Spakovsky: Commission doesn’t have the power to restrict voting

A member of the White House voting commission is test-driving a new line to defend the beleaguered panel from claims that it’s designed to suppress voting: we don’t have any power.

“I actually find it amusing when critics say ‘Oh, well, the purpose of this commission is voter suppression,’” Hans von Spakovsky (pictured), a former FEC commissioner and a longtime conservative leader of the push for restrictive voting laws, told The Hill.

“Well, that’s such B.S. because, look, this is an advisory commission. It has no executive authority of any kind,” Spakovsky continued. “The only thing we can do is write a report that makes recommendations and then it’s up to the states or Congress to do something about it. The idea this is somehow going to keep you from voting is absurd.”

Of course, the claim makes no sense. It’s true that the commission is charged only with writing a report with recommendations on how to stop illegal voting. But if the whole project weren’t intended to have an impact, why bother with it?

The fear among voting advocates is that by recommending and advocating for a set of restrictive voting policies — aggressive purges of voter rolls, proof of citizenship requirements, ID laws, and so on — the commission will lay the groundwork for allies in the states and in Congress to get those policies implemented.

It’s embarrassing that von Spakovsky is pretending not to understand this, and that The Hill is taking it at face value.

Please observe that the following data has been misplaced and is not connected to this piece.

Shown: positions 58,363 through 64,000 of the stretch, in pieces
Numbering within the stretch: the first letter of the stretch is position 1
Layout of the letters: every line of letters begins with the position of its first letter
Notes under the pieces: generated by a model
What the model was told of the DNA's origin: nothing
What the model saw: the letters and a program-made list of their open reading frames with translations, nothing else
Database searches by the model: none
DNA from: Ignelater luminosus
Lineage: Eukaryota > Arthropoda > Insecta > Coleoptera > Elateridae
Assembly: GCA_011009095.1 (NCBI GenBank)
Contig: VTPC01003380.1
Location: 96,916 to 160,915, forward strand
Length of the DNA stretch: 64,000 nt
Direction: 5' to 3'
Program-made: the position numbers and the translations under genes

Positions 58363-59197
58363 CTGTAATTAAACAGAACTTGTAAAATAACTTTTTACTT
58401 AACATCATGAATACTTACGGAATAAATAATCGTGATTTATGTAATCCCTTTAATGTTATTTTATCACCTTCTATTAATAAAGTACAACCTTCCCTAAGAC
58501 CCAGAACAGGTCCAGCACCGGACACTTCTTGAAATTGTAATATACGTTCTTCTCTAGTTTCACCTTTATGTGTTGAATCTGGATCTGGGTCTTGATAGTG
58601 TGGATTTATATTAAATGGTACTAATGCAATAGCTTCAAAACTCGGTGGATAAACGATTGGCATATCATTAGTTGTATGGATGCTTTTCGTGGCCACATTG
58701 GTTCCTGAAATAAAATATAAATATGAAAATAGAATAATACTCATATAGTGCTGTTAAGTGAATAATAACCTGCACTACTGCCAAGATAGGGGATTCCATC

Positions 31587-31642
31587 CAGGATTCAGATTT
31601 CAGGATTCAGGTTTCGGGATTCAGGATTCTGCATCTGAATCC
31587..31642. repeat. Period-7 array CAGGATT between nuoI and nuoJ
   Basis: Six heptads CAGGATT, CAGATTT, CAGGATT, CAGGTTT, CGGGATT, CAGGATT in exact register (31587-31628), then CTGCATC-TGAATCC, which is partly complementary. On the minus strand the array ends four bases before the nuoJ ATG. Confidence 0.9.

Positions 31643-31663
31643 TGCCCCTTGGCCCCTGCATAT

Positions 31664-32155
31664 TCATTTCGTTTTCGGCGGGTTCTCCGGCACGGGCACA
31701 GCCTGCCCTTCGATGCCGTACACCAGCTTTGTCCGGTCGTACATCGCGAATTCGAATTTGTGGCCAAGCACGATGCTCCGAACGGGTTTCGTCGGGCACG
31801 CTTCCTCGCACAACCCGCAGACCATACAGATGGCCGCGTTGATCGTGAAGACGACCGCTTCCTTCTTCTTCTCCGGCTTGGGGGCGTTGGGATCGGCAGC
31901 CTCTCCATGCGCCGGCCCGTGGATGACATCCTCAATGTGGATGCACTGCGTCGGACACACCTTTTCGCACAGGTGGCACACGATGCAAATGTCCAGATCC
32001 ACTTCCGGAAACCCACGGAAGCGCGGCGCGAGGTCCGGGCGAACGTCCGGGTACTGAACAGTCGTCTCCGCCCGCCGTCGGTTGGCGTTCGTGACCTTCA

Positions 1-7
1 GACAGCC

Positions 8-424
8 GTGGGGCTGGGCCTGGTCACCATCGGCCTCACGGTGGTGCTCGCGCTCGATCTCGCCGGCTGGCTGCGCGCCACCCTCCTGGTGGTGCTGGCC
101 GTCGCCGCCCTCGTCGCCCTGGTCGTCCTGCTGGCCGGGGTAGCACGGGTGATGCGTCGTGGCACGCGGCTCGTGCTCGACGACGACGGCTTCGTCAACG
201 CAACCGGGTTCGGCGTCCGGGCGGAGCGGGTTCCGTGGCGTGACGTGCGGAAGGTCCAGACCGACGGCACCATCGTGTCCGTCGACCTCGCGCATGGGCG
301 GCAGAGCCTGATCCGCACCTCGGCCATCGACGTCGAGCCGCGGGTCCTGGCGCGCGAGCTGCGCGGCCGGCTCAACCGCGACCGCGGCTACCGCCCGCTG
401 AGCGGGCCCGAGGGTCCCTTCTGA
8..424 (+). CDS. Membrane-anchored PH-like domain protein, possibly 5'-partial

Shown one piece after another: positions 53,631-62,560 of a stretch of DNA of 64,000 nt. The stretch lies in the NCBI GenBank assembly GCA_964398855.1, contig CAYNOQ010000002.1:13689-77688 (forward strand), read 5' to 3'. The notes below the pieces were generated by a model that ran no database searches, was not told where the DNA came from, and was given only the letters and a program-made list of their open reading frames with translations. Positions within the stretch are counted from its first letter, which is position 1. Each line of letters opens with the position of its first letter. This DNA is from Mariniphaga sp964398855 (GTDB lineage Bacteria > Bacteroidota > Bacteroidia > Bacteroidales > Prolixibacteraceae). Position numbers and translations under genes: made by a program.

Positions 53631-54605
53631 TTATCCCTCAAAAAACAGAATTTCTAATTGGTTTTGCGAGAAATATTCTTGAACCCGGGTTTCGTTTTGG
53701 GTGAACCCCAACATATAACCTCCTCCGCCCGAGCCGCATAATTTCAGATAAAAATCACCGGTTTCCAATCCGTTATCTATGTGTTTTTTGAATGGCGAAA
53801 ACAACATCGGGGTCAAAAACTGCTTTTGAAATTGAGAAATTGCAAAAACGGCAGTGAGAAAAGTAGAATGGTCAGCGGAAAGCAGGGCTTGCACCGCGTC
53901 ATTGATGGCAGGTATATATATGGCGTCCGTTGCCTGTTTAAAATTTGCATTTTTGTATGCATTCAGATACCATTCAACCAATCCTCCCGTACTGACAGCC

Von Spakovsky’s claim comes amid reports that the voting commission’s work is on hold as it deals with a slew of lawsuits aimed at hampering its work. Democratic panelists also are accusing the commission of keeping them out of the loop.

Von Spakovsky also used the interview to call for an investigation into about 5,500 people in New Hampshire who last year registered to vote using out-of-state drivers’ licenses, but hadn’t gotten a New Hampshire license by the end of August of this year.

“What if there were Massachusetts residents who drove the 30 miles across the border in order to take advantage of the same-day registration law because they wanted to help ensure the outcome of the race?” von Spakovsky asked.

Kris Kobach, the de facto leader of the voting commission, recently seized on the same issue to suggest widespread illegal voting. And the idea that liberal out-of-state voters are illegally swaying New Hampshire elections is a fear that state Republicans have long voiced — it was even used to justify a restrictive new voter registration law passed by the state. But there’s never been any evidence for it whatsoever.

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